Nix – water spirits in germanic mythology

Nix - water spirits in germanic mythology become potential enthusiasts for

Nix (singular: Neck feminine: Nixie) are spirits who live in quiet rivers and ponds in England, Germany, and Scandinavia. Their passion for water is equaled only by their passion for music, as well as their beautiful songs frequently draw listeners towards the banks of the watery homes.


Physical Description

Each culture features its own undertake the Nix’s appearance, and also the creatures themselves can’t appear to stay on a single appearance either. They’re enthusiastic shapeshifters and could appear as humans, merpeople, snakes, fish, sunken treasures, or horses.

In human form, they often come with an elegant appearance, although their features might hint in their wilder natures. Their eyes and ears are sharper than normal, as well as their skin and hair may be tinted with eco-friendly or blue. In additional extreme cases, they are able to have gills, bulbous eyes, and webbed hands and ft. Their clothes, though stylish, are chronically wet round the hems.

Once they take the type of horses, they’re pure white-colored or apple-gray. Though they’re much more beautiful than average horses, they still bear telltale indications of their true nature, getting manes filled with river weeds or constantly dripping water.

Special Abilities

Nix are magical beings there isn’t any limit towards the hijinks they’ve committed over the many folktales that they appear. Still, a few of their abilities emerge as common styles.

These water spirits are shapeshifters. Apparently, they are able to undertake any appearance they need.

Their musical talent is beyond comparison. These sing softly, and a number of them couple instruments using their already spellbinding voices. Their music is capable of doing hypnotizing listeners and drawing them in to the water. Generally, Nix convey more control of ladies and children, as the feminine Nixie entrance grown men.

When they’re within an animal form, Nix switch the charms of the music with dazzling physical beauty. As horses, they are able to hypnotize onlookers by prancing around, flaunting their manes and tails, as quickly as they possibly can when singing inside a human form.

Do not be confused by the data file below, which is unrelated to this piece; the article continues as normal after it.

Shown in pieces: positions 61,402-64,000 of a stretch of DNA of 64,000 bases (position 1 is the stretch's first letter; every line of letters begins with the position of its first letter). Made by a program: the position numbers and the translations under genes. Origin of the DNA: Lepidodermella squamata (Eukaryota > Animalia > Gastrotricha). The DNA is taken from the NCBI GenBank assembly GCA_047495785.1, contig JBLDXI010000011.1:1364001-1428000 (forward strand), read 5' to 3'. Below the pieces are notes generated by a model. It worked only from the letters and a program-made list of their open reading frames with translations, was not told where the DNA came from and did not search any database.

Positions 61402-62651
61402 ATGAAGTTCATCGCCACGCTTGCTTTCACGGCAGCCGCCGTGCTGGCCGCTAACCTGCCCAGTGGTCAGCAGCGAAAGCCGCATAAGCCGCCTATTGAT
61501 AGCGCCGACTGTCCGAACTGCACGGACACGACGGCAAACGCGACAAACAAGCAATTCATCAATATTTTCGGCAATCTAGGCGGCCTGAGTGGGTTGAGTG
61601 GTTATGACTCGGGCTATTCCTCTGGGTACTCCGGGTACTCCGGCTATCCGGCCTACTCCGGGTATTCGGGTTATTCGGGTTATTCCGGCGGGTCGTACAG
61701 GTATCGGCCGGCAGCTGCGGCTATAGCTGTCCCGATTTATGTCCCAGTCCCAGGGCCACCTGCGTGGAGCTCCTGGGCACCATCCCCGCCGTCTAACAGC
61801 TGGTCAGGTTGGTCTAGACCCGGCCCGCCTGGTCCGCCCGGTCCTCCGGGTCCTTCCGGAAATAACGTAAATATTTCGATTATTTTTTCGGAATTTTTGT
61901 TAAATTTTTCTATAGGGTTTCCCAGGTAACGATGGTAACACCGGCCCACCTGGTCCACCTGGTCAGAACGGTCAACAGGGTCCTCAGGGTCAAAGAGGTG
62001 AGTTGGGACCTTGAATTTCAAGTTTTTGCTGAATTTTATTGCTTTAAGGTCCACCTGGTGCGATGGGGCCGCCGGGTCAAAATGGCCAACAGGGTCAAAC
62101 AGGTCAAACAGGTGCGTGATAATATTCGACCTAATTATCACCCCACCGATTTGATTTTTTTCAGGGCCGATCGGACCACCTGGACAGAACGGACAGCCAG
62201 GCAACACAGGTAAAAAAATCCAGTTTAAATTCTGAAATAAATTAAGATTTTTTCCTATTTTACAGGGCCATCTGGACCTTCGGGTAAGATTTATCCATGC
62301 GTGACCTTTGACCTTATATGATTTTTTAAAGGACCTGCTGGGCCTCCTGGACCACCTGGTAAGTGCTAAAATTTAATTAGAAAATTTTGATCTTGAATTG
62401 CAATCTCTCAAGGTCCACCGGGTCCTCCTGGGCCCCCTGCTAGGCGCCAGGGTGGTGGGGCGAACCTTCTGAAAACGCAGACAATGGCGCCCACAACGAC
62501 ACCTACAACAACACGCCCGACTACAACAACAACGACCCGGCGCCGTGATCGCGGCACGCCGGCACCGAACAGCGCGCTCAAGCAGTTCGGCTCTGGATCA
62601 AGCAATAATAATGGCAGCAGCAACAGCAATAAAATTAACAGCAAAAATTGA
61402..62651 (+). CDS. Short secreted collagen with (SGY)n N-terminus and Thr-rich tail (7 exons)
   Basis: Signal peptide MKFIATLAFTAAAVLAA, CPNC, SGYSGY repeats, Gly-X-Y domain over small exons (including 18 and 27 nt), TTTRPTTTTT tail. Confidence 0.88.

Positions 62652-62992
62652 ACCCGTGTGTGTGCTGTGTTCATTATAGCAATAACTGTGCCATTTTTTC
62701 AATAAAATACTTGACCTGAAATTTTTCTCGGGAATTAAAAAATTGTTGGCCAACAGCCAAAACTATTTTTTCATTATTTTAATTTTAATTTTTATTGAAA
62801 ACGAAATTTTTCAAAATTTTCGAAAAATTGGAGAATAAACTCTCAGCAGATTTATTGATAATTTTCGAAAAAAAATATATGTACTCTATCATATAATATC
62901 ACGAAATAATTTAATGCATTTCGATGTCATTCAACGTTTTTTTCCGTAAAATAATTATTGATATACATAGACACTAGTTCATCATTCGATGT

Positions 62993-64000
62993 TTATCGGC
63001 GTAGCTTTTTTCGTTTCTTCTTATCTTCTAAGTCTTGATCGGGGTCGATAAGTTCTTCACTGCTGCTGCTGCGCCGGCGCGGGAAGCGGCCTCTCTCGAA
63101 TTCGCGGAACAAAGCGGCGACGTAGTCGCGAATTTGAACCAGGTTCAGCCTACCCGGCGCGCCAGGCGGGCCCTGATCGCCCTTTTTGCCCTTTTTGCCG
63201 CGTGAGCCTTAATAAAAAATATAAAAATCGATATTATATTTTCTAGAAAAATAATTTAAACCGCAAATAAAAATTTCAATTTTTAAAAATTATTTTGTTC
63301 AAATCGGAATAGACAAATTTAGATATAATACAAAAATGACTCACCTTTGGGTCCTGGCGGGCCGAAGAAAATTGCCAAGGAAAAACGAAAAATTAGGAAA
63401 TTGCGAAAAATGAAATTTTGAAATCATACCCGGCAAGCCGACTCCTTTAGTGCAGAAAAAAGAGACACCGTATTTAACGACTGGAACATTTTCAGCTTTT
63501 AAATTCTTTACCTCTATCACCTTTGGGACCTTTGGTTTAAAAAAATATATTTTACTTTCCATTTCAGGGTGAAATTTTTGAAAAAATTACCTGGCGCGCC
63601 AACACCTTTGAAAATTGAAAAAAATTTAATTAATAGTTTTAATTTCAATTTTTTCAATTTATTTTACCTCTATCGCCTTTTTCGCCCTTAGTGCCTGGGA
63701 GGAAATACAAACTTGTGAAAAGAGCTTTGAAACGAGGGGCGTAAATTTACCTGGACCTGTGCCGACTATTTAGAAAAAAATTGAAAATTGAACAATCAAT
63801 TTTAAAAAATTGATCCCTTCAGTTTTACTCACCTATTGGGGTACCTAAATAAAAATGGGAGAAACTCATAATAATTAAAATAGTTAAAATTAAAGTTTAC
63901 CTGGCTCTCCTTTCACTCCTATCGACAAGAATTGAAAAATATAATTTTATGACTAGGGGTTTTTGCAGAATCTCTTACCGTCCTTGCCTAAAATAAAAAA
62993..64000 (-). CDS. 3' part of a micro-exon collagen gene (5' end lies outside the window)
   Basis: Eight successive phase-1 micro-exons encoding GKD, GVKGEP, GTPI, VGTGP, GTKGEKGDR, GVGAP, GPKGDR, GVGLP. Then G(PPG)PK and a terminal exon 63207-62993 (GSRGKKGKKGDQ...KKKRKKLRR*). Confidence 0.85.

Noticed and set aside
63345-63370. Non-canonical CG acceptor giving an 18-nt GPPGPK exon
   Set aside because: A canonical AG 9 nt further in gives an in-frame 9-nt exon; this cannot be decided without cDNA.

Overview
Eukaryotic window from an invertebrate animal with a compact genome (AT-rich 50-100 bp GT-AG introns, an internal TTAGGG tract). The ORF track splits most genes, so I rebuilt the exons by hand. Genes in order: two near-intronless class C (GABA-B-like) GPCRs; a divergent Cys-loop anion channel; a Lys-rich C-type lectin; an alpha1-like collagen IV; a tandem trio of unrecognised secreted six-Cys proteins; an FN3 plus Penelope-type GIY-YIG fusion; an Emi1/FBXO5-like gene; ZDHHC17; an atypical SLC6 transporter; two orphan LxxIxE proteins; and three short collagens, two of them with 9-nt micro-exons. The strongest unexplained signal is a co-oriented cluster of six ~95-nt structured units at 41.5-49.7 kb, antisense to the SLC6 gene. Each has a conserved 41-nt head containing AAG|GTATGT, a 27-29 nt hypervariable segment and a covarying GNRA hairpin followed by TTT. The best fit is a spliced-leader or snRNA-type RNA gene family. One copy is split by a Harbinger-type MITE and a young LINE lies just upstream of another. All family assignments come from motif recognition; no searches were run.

Nix are magical, but they’re not invincible. There are many methods for you to undertake one of these simple water spirits, whether it becomes problematic.

Early legends hold that shedding a bit of silver or iron right into a Neck’s home can silence it when you securely mix water. Shouting the creature’s name, however, can silence it forever. The Neck will perish in the seem of their own name.

When Nix appear as horses, they’re frequently exposed to methods by local maqui berry farmers, who wish to harness their magical forces to some plow. A Neck may be lured in to the field with a beautiful maiden, then forced in to the plow’s harness by men with silver or iron.

The creatures can’t bear separation from water for any great period of time. When they don’t go back to water regularly, their spirits and forces will end up depressed. Eventually, they may perish from desiring their river or lake.

After Catholicism gripped The European Union, most of the traditional folktales were adapted to exhibit the strength of the church. At the moment, it had been stated you could ward the creatures served by holy water or by looking into making the manifestation of the mix.


In certain tales, Nix appear as harmful villains. In other people, they’re wise teachers, as well as in others still, they’re romantic figures.

When Nix have a villainous bent, they often have seductive characteristics. With music or beauty, they lure humans closer and nearer to the water’s edge. Finally, they grab their victims and drown them within the water.

Once they accept humans as students rather of victims, they are able to impart wonderful musical abilities. Usually, they might require payment for his or her training. A black animal, a present of alcohol or tobacco, or perhaps a beautiful maiden can purchase a Neck’s time.

In the start of the Romantic Era, Nix become potential enthusiasts for people. Both Nix and Nixie can adore humans. Once they do, the humans can rarely resist coming back their feelings. In the end, these magical water spirits are generally beautiful and spectacular at serenading their enthusiasts. Most Nix-romantic relationships arrived at a bittersweet finish, however. The Neck or Nixie can’t bear separation from the watery home and returns to existence there, despite being deeply dedicated to its human partner.

Eventually, after Catholicism required hold, the Nix personality was deepened by their desire to have Christian redemption as well as an immortal soul. Their music was stated to bemoan the truth that these were shut from the church, and lots of individuals who experienced the mournful spirits were suffering from heart-rending pity.

Famous Nix Figures